Effectively managing human service organizations

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Sage Publications, 1993 - Business & Economics - 271 pages
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Effectively Managing Human Service Organizations is a perfect resource for middle managers, line supervisors, and those who aspire to work in these roles. The author addresses five major issues: leadership, getting things done, interacting with staff, assessing and rewarding performance, and enhancing employee productivity. Many other important issues not normally included in human service management books are covered, including firing unproductive staff, dealing with sexual harassment, managing cultural diversity, and handling stress. A final chapter concludes with ways to bolster the morale and spirit of staff by humanizing the organization. Pragmatic yet eclectic, Effectively Managing Human Service Organizations is the guide for those who wish to raise their vocation to a higher level of satisfaction and professionalism. "This book is extremely helpful in stimulating staff to be more effective and in dealing constructively with those who are unproductive." --Fred Taylor, President, Fenix Enterprises "Effectively Managing Human Service Organizations provides excellent resource material for creatively solving management problems. This is a practical guide for implementing change and getting things done." --Tom Woll, Executive Director, Parmadale

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Contents

Setting the Tone of the Organization
1
The Culture of a Productive Organization
21
Review
37
Copyright

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About the author (1993)

Ralph Brody, PhD, was developing a case book to accompany his best-selling textbook, Effectively Managing Human Service Organizations, when he passed away on February 8, 2006. As the book was in draft form, many cases were integrated into the current text with Michael Austin and Tom Packard.

Prior to his death, Dr. Brody was on the faculty of Cleveland State University where he taught social policy and social service administration. He also gave graduate courses on service delivery models at Case Western Reserve University. Previously, he served for fifteen years as the executive director of the Federation for Community Planning, an organization that provides research, planning and advocacy on health and human services. Dr. Brody authored books on case management, the state legislative process, fundraising events, community problem solving, service learning, and macro practice. He also produced documentaries on supervision and drug free zones and chaired the Options Committee, which successfully planned and advocated for additional public funding for services for older persons in the greater Cleveland area. Dr. Brody’s many years as a manager and teacher convinced him that the issues facing those in human service organizations were universal and applied to boards of directors as well as NGOs. He dedicated himself to developing tools to enhance the understanding and skills of those in leadership roles, from Cleveland to India, Spain, Ghana, Ethiopia, Egypt and Nigeria, His frequent workshops in Kenya led to the translation of his casebook into the Swahili language.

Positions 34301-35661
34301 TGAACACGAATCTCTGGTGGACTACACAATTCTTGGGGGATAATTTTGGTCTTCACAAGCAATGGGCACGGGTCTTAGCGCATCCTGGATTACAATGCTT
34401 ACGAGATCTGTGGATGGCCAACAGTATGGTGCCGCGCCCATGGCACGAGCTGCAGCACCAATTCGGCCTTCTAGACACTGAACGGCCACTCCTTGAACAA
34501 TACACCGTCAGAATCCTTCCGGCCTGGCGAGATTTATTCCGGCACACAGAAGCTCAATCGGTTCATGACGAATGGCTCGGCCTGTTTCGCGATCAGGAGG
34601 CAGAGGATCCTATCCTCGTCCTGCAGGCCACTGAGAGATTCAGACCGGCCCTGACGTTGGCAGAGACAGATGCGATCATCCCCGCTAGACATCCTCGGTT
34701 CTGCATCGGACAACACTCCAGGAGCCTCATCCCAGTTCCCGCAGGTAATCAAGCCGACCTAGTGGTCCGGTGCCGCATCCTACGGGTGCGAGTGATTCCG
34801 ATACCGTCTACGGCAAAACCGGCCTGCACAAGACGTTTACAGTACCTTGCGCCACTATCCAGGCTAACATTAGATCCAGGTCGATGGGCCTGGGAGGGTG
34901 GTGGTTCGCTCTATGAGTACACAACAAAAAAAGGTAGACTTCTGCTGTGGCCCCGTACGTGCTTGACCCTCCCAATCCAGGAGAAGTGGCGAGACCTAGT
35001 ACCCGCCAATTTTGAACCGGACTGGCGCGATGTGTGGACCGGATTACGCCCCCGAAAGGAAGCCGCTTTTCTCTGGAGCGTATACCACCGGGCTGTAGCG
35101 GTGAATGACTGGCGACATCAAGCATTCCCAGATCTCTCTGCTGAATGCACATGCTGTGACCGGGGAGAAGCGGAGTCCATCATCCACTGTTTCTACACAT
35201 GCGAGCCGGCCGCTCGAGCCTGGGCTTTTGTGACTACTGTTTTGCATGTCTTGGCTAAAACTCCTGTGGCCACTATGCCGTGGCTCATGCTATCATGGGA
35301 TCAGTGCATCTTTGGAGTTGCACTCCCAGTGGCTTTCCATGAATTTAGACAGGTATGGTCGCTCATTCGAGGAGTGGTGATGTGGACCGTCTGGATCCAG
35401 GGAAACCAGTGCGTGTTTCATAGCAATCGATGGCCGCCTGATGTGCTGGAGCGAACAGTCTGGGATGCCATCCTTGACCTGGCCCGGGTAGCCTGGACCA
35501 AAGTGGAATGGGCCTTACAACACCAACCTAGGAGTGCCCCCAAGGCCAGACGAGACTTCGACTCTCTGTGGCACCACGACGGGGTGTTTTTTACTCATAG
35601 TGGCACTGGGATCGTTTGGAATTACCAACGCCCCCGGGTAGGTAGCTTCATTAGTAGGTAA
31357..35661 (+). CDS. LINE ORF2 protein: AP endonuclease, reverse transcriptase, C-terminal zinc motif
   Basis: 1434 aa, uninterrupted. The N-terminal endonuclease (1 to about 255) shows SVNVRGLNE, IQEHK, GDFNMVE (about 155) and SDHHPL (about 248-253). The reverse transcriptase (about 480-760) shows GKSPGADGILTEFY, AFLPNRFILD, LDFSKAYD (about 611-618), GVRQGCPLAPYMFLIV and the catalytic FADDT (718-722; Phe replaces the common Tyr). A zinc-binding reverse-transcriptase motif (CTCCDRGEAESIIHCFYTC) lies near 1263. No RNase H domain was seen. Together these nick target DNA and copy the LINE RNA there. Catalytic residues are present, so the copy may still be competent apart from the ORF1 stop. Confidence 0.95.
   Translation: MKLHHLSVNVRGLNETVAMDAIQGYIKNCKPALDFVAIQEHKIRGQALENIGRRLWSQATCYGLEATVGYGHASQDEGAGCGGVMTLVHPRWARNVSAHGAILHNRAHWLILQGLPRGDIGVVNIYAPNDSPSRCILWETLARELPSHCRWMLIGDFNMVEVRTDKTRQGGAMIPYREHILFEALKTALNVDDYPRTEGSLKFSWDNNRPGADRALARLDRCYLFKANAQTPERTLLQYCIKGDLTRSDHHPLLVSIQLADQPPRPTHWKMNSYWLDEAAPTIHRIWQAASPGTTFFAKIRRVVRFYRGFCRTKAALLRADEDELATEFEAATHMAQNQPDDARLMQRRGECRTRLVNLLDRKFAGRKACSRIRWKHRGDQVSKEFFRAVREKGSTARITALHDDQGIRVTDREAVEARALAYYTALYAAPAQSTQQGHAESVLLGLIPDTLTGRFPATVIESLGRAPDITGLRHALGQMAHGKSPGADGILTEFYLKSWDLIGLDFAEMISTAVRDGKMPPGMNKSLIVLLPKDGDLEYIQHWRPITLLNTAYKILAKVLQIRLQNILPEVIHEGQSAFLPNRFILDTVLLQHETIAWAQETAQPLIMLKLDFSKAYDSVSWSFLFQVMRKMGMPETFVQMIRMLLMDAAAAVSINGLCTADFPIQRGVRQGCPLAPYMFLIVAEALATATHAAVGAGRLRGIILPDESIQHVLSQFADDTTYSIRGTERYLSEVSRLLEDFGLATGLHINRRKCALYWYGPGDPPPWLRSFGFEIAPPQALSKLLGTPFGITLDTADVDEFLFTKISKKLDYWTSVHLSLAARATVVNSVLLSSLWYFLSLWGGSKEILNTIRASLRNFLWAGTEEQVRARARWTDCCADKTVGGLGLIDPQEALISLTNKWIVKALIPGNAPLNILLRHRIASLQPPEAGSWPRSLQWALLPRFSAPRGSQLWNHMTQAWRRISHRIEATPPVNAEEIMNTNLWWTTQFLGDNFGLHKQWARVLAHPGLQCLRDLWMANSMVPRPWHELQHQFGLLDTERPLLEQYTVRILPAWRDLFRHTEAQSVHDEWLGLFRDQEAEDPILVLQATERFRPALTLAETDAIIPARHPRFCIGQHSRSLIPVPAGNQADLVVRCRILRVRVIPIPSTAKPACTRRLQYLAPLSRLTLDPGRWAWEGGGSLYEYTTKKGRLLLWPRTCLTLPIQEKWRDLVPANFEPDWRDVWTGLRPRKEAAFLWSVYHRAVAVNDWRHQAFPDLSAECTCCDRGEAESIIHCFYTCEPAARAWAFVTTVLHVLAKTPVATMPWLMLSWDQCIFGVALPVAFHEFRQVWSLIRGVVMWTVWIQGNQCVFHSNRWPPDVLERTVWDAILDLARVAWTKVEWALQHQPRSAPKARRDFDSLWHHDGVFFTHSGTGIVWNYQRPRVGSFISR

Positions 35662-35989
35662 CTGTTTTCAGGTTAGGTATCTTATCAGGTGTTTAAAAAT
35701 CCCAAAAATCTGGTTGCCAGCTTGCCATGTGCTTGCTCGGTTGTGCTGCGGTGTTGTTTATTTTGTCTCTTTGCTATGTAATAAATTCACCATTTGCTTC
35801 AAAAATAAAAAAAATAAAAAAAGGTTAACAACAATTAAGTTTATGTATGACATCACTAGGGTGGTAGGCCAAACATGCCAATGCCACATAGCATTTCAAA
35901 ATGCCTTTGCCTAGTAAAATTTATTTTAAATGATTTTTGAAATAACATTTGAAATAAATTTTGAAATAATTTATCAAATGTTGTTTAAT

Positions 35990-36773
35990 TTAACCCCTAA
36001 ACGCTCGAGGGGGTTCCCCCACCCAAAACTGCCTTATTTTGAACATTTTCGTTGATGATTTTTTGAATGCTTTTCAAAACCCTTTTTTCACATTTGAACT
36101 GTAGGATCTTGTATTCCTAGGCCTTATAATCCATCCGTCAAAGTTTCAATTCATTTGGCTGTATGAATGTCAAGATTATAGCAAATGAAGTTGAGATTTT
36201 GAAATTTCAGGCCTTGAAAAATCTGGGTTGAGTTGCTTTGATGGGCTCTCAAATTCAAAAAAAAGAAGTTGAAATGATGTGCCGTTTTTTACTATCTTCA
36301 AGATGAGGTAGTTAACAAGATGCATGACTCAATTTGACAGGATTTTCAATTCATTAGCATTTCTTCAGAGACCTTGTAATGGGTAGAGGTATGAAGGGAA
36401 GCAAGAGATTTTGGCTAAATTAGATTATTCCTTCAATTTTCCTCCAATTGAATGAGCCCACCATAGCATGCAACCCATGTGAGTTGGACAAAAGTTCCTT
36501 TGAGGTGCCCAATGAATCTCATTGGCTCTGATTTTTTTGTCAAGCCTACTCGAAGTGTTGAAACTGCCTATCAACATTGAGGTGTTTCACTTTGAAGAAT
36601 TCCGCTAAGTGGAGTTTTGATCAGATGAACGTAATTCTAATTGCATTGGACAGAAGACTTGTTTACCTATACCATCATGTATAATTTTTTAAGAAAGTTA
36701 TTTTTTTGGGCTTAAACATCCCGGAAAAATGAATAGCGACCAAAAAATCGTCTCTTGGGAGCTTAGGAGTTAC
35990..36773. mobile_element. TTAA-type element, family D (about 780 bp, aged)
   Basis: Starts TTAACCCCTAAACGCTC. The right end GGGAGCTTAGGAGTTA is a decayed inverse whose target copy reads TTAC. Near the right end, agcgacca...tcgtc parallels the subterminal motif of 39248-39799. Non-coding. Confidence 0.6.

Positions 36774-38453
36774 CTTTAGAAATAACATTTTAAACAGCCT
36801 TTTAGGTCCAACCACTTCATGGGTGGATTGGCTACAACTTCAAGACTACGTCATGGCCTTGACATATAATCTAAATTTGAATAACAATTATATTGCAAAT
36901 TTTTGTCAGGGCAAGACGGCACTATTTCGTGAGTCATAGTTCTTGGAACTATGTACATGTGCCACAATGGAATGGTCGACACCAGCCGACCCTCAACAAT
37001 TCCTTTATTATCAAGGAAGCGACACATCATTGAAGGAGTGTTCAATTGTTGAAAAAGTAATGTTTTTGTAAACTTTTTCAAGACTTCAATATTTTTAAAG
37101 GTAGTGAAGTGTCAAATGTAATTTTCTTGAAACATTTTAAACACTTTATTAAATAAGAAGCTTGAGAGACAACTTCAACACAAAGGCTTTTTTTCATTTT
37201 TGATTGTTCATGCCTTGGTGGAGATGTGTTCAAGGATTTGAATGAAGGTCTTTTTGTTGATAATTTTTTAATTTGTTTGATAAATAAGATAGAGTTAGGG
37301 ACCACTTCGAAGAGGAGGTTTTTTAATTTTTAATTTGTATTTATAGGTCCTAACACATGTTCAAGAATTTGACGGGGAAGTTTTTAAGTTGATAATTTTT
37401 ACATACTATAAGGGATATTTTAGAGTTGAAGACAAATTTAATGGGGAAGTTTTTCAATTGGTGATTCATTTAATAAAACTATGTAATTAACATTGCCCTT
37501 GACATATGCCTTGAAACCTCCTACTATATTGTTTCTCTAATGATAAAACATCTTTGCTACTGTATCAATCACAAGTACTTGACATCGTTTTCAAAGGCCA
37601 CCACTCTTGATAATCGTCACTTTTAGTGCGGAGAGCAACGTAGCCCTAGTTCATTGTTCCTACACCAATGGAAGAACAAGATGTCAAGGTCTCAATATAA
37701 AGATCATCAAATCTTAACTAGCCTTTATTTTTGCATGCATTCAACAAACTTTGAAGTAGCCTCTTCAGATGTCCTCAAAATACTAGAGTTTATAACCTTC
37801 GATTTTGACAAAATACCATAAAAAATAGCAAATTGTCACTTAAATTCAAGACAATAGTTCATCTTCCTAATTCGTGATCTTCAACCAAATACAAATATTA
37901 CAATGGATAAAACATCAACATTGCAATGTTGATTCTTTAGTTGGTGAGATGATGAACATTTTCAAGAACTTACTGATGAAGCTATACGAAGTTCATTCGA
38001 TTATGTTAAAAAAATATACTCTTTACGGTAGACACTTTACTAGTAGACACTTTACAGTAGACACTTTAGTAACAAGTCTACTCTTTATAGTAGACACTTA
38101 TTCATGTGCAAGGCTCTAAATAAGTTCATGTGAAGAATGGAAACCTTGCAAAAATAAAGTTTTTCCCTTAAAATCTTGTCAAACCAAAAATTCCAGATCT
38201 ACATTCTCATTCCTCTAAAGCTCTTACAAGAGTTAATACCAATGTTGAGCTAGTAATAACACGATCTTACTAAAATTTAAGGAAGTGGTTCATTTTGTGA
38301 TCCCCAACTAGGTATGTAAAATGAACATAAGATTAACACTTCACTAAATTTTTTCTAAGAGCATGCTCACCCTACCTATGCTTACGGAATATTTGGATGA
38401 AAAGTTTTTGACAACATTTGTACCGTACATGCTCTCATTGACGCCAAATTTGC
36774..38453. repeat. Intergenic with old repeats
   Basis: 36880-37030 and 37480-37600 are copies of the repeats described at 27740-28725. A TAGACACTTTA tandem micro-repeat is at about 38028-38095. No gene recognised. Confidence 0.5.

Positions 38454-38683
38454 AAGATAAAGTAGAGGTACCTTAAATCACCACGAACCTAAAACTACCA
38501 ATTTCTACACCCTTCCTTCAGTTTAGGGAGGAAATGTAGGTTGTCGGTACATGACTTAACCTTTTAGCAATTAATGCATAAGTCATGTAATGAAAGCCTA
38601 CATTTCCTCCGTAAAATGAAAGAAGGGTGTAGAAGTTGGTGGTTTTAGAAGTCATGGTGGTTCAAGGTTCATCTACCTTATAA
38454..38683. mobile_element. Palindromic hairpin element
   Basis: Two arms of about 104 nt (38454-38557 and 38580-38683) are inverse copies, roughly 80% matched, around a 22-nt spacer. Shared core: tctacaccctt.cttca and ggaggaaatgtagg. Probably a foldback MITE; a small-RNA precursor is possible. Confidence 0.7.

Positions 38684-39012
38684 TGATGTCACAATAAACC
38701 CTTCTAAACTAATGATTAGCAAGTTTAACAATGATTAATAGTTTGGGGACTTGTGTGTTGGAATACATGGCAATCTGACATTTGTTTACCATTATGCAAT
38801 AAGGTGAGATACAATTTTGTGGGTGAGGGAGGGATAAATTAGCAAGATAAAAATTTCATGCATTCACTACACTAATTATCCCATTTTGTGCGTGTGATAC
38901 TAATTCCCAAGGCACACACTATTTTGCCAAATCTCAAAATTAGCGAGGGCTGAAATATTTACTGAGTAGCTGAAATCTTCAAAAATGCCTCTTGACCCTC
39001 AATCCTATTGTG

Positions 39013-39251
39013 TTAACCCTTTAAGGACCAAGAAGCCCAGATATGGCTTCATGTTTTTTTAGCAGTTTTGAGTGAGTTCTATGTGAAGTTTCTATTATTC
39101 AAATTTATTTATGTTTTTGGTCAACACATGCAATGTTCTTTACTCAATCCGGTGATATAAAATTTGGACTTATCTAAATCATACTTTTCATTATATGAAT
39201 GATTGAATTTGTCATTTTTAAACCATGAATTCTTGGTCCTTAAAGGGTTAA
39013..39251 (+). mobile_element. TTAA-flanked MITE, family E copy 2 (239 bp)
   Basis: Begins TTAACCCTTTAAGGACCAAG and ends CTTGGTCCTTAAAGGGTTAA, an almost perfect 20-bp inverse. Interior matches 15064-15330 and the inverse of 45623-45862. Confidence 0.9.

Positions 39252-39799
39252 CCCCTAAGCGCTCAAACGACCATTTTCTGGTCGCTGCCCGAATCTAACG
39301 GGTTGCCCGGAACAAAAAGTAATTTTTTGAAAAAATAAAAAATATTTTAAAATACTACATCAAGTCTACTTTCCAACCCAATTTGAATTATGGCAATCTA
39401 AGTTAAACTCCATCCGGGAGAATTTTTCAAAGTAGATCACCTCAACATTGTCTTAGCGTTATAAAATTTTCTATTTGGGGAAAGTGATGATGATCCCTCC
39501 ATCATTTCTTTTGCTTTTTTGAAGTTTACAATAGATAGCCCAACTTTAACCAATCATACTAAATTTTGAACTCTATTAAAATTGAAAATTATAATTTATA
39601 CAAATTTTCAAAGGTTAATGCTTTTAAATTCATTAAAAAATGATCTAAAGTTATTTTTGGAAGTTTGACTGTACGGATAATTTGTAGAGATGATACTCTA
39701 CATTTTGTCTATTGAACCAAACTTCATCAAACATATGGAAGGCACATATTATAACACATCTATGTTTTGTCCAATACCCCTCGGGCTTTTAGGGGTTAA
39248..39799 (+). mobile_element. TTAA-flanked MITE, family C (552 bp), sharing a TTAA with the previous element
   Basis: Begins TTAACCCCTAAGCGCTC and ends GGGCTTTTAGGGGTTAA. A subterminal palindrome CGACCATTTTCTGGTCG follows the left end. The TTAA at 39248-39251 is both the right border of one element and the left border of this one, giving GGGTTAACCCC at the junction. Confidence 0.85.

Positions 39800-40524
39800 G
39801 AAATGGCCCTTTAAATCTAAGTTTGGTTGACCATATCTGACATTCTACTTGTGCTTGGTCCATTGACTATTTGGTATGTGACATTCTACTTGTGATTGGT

Dr. Brody’s work touched millions, and his contributions will continue to educate, inform and inspire future students and professionals in human services and human services administration.

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